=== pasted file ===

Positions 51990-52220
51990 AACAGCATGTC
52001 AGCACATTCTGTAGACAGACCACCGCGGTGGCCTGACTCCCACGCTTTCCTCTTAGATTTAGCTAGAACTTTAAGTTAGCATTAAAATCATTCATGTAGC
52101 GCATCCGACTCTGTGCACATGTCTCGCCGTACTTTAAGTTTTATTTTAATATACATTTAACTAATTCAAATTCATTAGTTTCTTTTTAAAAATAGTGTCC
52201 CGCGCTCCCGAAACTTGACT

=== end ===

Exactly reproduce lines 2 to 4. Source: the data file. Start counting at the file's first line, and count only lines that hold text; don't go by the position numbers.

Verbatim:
51990 AACAGCATGTC
52001 AGCACATTCTGTAGACAGACCACCGCGGTGGCCTGACTCCCACGCTTTCCTCTTAGATTTAGCTAGAACTTTAAGTTAGCATTAAAATCATTCATGTAGC
52101 GCATCCGACTCTGTGCACATGTCTCGCCGTACTTTAAGTTTTATTTTAATATACATTTAACTAATTCAAATTCATTAGTTTCTTTTTAAAAATAGTGTCC